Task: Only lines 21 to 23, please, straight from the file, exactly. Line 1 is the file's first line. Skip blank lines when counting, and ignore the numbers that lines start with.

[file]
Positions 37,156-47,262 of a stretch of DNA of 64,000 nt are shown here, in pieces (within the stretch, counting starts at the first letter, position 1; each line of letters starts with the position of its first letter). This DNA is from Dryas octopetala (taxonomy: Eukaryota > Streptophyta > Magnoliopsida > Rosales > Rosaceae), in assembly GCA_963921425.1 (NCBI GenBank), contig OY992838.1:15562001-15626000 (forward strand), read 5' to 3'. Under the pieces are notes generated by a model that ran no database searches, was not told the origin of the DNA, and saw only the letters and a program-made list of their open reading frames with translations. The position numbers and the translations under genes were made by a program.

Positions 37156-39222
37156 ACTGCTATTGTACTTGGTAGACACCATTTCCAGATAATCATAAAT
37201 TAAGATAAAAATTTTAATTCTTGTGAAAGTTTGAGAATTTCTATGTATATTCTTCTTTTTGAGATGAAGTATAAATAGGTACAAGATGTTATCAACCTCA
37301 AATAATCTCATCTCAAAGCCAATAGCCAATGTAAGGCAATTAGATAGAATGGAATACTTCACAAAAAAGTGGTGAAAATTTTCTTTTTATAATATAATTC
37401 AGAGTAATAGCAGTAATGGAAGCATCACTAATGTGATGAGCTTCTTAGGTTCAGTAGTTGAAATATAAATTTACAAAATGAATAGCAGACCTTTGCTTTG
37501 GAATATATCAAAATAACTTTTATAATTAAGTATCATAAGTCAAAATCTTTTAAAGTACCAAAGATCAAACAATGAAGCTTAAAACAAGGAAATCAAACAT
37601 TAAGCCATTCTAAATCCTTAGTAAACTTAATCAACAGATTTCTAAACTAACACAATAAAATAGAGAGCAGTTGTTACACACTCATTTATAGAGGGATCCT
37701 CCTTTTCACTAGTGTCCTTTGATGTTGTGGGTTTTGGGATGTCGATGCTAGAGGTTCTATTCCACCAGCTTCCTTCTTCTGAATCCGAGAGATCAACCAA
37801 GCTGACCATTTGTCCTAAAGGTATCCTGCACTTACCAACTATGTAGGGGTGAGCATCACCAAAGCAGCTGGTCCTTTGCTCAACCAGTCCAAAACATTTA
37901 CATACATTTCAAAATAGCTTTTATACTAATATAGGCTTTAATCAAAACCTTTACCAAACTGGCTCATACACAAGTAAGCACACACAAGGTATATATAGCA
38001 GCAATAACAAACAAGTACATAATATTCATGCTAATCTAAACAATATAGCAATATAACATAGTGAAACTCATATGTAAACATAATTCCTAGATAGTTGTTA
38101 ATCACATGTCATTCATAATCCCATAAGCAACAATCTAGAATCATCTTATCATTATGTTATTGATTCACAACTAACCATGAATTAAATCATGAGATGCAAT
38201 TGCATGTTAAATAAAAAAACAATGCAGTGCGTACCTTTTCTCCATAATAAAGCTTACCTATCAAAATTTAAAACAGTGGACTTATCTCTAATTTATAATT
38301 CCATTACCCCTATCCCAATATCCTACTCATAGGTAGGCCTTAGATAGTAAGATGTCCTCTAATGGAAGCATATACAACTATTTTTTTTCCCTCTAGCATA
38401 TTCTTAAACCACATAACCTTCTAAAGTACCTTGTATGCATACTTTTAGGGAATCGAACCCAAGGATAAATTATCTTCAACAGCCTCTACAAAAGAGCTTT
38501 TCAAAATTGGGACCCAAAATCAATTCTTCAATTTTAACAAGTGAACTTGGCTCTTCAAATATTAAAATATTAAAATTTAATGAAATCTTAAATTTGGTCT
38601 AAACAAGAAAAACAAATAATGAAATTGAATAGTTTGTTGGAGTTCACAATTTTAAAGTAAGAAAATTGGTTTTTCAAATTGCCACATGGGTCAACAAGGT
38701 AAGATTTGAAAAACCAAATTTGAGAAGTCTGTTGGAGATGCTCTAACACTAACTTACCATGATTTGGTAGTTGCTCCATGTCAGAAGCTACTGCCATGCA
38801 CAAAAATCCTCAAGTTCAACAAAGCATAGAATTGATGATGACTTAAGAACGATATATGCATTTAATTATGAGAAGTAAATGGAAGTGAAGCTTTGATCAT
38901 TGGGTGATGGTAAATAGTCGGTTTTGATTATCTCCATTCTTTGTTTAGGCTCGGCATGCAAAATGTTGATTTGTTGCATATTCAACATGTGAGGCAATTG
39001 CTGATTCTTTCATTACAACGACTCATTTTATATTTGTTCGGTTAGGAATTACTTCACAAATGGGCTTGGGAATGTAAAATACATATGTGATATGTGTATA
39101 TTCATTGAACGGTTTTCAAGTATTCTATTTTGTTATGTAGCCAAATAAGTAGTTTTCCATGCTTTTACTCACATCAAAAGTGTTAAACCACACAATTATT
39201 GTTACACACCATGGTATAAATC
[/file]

38901 TGGGTGATGGTAAATAGTCGGTTTTGATTATCTCCATTCTTTGTTTAGGCTCGGCATGCAAAATGTTGATTTGTTGCATATTCAACATGTGAGGCAATTG
39001 CTGATTCTTTCATTACAACGACTCATTTTATATTTGTTCGGTTAGGAATTACTTCACAAATGGGCTTGGGAATGTAAAATACATATGTGATATGTGTATA
39101 TTCATTGAACGGTTTTCAAGTATTCTATTTTGTTATGTAGCCAAATAAGTAGTTTTCCATGCTTTTACTCACATCAAAAGTGTTAAACCACACAATTATT